When talking about social good campaigns to the media, partners, donors or any other stakeholder -- or for that matter, a naysayer-- crafting the right messages and staying consistent is vital. The proverbial call to action is almost always also a call to care. So, no biggie: you need to come up with messages that can move mountains.
Your messages should be a short list of points that are:
- Authentic - in sync with your mission and purpose
- Credible – verifiable by external sources
- Simple – easily understood, reducible to themes that can be repeated
- Adaptable to different audiences and occasions
To help you craft those compelling messages, picture yourself building a house. Let’s approach that task from the top down.
Build your message house. Start with the roof. Picture it as expressing the campaign’s vision, its answer to the cosmic “Why?” Why does this campaign matter? Imagine a “Because…” in front of your vision statement, which easily becomes a tagline.
The roof needs support from roughly three pillars. Don’t get lost wordsmithing statements few can memorize. Your three pillars are the message categories that you want all spokespeople to include in every pitch, interview, employee pep talk or other internal or external communication about the campaign. They should address the campaign’s who, what, why and how. Enlist the audience in your mission: what do you need them to do? And keep these ideas in mind when you build your pillars:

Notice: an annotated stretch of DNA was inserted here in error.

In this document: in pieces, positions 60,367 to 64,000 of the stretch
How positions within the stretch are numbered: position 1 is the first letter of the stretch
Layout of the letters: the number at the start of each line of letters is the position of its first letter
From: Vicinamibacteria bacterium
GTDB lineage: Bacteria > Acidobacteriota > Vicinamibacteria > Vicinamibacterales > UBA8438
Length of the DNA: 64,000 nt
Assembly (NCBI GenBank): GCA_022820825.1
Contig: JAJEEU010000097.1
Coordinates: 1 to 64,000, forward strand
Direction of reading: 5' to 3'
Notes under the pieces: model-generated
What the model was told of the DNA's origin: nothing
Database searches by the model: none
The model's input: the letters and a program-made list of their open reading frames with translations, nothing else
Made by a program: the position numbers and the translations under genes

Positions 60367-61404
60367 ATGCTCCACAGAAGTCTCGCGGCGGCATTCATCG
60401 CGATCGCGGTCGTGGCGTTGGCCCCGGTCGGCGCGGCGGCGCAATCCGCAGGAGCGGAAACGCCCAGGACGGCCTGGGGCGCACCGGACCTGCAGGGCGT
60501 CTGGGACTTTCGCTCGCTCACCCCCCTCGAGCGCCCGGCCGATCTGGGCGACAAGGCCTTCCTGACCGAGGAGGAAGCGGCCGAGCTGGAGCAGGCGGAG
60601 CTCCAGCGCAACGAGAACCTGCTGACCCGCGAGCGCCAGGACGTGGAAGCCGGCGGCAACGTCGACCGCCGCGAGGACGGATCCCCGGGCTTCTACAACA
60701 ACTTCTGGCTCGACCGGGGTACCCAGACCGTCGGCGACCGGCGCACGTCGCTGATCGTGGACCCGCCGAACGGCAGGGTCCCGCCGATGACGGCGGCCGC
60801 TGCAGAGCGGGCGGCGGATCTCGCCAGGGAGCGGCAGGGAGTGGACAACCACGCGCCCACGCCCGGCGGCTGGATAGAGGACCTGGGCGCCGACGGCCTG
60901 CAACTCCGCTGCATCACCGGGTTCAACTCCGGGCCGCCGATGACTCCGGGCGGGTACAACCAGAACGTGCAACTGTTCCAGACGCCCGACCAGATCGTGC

- Anticipate the likeliest harsh criticism and pre-empt it with a positive message.
- Tailor your message for the audience. Spoon-feed them the answer to “What’s in it for me?”
- Help people understand why they should care about the identified problem and what they must do to help solve it.
A foundation of facts keeps the message house strong and protected from attempts to bring it down or - equally as bad -ignore it. Inspiring messages are made of user-friendly language, which also means numbers must wear a human face.
- Not “There are 2,920 deaths each year from accidental shootings in the home” but “Eight kids are shot each day in what we’re calling Family Fire.”
- Not “3,450 people were killed in motor vehicle crashes involving distracted driving in 2016” but “On average, distracted driving kills nearly 10 people in the US each day.”
Test your messages by thinking like a reporter:
- What’s the problem?
- Who’s impacted?
- Why should others care?
- How can we help?
Any time spokespeople are fielding questions from stakeholders, including in interviews, key messages play two vital roles. One, they are the elevator pitch, the essence of what spokespeople need to convey. And two, they offer the answer key for just about any question that may come up, which also ensures campaign representatives sing from the same song sheet. Make your message house the heart of all your communications.